“The arc of the moral universe is long, but it bends toward justice.”
Martin Luther King, Jr.
All too often our legal system functions in a way that favors abusers over the abused. The injustices suffered by survivors of childhood sexual abuse are legion and well-documented. But on April 27, 2015, justice was done for the protection of children from sexual abuse. The landmark decision of the Supreme Court of Pennsylvania reinstating the child endangerment conviction of Monsignor William Lynn reverses a grave injustice and lights the path for other courts to enforce laws mandating the protection of children’s physical, psychological, and moral welfare.
From 1992-2005, Lynn was a high-ranking official in the Archdiocese of Philadelphia. Among his other duties, he handled clergy sex abuse issues and became the “point man” in investigations into allegations of clergy sexual abuse of children within the Archdiocese. In that capacity, he collected information about such allegations, discussed the complaints with the accused priests, participated in deciding how to handle the complaints, and made recommendations to the Cardinal about the abusive priests. In his own trial testimony, he characterized protecting children as the most significant part of his work.
Unfortunately for the abused children, Lynn performed his job in such a way as to protect the abusive priests, not the endangered children. Despite having specific knowledge of the priests’ histories of abuse, Lynn violated his duty to prevent priests from sexually assaulting children by concealing the priests’ criminal acts in order to protect the reputation of the Archdiocese, rather than the welfare of the children. As a result, a jury convicted Lynn of violating a Pennsylvania law that made it a crime for “[a] parent, guardian,” or other person supervising the welfare of a child under 18 years of age . . . [to] knowingly endanger the welfare of the child by violating a duty of care, protection, or support.” As such, Lynn was the first Catholic Church official found guilty for his supervisory role in the clergy child sex-abuse scandal. The trial judge sentenced Lynn to serve 3-6 years in prison.
But the conviction was short-lived. An intermediate appellate court reversed Lynn’s conviction on the grounds that the endangering statute did not apply to him because he had not been directly responsible for “supervising the welfare of a child.” Instead, that court reasoned, Lynn had been responsible for supervising priests, not children. So Lynn was released from prison, no longer a felon. That is, until April 27, when the Supreme Court of Pennsylvania reversed the lower court’s decision and reinstated Lynn’s conviction.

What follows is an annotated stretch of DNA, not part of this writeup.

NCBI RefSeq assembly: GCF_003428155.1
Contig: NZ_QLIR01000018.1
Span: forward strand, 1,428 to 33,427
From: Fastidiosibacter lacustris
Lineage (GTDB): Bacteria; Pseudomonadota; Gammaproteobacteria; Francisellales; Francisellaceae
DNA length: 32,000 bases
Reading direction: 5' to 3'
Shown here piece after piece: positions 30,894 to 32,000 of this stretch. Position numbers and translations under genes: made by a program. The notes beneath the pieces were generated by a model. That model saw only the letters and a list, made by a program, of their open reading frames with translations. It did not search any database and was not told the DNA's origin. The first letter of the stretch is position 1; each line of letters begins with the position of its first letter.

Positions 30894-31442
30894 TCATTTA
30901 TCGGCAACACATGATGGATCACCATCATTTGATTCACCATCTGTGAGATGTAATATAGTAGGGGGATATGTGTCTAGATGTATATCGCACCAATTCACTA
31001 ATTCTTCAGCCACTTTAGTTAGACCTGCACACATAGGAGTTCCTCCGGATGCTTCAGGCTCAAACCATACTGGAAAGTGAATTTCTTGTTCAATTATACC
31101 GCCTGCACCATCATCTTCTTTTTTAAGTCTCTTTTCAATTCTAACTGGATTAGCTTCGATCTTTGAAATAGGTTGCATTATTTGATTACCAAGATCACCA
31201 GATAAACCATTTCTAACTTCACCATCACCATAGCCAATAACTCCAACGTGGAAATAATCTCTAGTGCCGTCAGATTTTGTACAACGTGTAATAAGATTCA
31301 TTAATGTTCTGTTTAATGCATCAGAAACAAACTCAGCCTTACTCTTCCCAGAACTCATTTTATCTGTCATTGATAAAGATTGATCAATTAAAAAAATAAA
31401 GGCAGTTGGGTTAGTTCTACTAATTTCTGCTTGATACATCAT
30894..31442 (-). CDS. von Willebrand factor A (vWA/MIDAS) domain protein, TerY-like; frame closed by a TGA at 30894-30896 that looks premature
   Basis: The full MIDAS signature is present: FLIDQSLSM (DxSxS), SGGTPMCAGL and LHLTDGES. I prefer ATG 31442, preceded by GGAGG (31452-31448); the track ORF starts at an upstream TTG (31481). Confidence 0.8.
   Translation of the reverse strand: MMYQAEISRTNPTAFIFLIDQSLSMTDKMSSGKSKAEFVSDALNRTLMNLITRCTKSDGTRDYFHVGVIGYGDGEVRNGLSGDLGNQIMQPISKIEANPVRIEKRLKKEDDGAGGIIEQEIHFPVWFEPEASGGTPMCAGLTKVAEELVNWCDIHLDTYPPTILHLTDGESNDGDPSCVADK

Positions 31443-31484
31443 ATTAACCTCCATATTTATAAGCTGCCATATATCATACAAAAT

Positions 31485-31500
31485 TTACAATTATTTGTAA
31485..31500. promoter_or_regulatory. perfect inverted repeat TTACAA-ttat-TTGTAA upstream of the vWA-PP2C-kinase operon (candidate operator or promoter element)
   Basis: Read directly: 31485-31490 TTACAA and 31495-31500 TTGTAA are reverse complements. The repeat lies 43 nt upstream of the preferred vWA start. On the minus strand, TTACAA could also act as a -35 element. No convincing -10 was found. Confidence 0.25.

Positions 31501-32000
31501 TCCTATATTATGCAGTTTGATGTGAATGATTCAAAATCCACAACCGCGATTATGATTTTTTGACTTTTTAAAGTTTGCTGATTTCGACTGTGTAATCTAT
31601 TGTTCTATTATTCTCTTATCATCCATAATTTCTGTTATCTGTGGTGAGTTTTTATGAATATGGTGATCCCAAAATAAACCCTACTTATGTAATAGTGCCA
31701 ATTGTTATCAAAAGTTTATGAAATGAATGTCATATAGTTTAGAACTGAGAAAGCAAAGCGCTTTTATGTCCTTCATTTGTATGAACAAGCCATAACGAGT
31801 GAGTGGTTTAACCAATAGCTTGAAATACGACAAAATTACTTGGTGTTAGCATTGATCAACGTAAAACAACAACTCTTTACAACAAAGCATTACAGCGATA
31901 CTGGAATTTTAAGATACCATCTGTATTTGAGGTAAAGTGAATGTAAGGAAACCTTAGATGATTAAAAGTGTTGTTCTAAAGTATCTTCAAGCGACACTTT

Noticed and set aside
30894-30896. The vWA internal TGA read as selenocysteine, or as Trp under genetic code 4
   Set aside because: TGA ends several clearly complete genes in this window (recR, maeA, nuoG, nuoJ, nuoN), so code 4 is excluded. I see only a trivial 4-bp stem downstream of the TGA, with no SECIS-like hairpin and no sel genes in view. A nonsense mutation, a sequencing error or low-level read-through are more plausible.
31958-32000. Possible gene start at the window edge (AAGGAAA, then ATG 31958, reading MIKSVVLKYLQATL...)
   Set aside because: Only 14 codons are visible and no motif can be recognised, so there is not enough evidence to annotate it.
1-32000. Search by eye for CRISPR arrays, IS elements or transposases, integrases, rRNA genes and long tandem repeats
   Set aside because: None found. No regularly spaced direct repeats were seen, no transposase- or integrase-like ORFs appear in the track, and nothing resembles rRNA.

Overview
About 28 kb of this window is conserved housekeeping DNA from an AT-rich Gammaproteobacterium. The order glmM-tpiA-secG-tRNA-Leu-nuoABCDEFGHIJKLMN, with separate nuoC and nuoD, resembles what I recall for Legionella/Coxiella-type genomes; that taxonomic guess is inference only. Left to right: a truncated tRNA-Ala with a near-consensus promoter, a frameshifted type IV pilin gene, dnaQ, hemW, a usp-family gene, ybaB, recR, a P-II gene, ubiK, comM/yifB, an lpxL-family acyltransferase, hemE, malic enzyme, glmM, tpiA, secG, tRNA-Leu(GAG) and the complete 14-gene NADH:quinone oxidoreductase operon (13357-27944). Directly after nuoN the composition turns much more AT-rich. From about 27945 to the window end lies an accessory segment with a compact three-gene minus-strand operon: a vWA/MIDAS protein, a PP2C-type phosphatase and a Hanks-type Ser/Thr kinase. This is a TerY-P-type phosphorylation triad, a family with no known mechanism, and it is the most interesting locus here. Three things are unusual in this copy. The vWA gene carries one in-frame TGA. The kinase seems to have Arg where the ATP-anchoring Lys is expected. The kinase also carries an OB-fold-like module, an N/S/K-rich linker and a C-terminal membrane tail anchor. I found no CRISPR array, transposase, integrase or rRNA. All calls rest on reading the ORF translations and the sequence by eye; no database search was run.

The Court rejected the false reasoning of the lower court, concluding that the law did not require direct supervision of children. Instead, the Court held, “that which is supervised is the child’s welfare” and Lynn violated his specific duty to protect children from sexually abusive priests. In interpreting the child endangerment statute, the Court noted that it was “cognizant of [its] obligation to construe such protective juvenile statutes broadly to safeguard the welfare and security of children.” In addition, “the common sense of the community and the sense of decency, propriety, and morality” guided the Court’s finding that Lynn’s conduct was criminal. The Court recognized that the law was intended “to safeguard the emotional, psychological, and physical well-being of children,” and extended to all forms of supervising a child’s welfare.
Under the Court’s ruling, all those who are responsible for the management of others who directly supervise the welfare of children have a legal duty to protect the children from harm. This applies to school principals, day care center managers, head coaches of athletic teams, and a myriad of other managers or administrators in positions involving the supervision of those who supervise children. In reaching this decision, the Court set a powerful legal precedent that should be adopted and applied by other courts in cases involving child endangerment laws.
At the end of the day, it is our responsibility to assert our own sense of “decency, propriety, and morality” in making certain that our children – all children – are protected from sexual predators. We must be vigilant in requiring those who are in positions of authority over children fulfill their duty to protect the safety and well-being of those children. The survivors who were sexually abused by priests under Lynn’s watch received some measure of justice by the Court’s decision. We fervently hope that these survivors find some peace in the Court’s ruling. It now falls on all of us to empower survivors who are still in search of justice against their abusers. Let the Lynn decision give us new strength and perseverance in this endeavor.
Submitted by Neil Jaffee, Legal Counsel Pursuit of Truth film